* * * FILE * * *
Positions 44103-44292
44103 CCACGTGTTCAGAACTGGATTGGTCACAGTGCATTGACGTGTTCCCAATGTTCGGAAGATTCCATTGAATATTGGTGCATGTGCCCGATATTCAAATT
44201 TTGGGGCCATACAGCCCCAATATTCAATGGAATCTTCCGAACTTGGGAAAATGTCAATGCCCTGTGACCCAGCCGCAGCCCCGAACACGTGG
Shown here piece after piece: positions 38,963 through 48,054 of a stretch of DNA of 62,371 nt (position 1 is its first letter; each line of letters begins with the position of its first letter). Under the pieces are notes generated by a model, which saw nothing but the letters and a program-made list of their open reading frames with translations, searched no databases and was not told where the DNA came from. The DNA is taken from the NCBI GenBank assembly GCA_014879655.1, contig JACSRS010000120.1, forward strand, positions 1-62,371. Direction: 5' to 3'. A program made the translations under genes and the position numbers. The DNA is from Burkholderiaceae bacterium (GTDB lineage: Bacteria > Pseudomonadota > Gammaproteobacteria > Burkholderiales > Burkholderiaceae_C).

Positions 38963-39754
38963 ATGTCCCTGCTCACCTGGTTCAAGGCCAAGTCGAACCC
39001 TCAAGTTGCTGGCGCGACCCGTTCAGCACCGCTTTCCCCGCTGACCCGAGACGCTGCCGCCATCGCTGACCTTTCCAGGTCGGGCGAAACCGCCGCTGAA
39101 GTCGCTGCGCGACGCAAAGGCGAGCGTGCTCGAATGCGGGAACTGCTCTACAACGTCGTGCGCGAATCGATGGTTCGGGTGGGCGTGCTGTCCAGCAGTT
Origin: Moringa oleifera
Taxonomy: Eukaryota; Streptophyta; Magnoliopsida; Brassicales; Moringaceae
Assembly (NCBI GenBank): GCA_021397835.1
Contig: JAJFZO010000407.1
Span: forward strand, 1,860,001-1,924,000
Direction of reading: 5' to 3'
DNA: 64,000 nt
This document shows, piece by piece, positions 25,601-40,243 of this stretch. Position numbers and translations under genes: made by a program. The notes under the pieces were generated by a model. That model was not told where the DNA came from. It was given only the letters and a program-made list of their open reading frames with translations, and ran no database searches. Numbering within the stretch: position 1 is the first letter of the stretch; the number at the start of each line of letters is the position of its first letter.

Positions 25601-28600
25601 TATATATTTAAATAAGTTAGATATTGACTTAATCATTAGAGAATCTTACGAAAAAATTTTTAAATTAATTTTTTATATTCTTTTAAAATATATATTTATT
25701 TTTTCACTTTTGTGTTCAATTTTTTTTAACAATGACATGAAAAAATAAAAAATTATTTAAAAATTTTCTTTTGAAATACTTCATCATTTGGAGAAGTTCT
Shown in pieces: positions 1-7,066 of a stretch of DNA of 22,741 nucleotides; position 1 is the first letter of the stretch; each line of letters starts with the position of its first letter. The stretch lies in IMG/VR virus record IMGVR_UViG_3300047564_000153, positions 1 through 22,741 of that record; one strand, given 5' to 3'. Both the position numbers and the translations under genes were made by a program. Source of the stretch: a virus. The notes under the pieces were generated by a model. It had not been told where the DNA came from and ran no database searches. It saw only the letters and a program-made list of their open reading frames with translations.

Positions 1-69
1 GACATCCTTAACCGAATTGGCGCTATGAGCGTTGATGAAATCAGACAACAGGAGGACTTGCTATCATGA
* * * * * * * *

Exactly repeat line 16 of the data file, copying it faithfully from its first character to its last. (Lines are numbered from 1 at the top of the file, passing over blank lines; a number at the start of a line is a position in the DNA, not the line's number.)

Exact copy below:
This document shows, piece by piece, positions 25,601-40,243 of this stretch. Position numbers and translations under genes: made by a program. The notes under the pieces were generated by a model. That model was not told where the DNA came from. It was given only the letters and a program-made list of their open reading frames with translations, and ran no database searches. Numbering within the stretch: position 1 is the first letter of the stretch; the number at the start of each line of letters is the position of its first letter.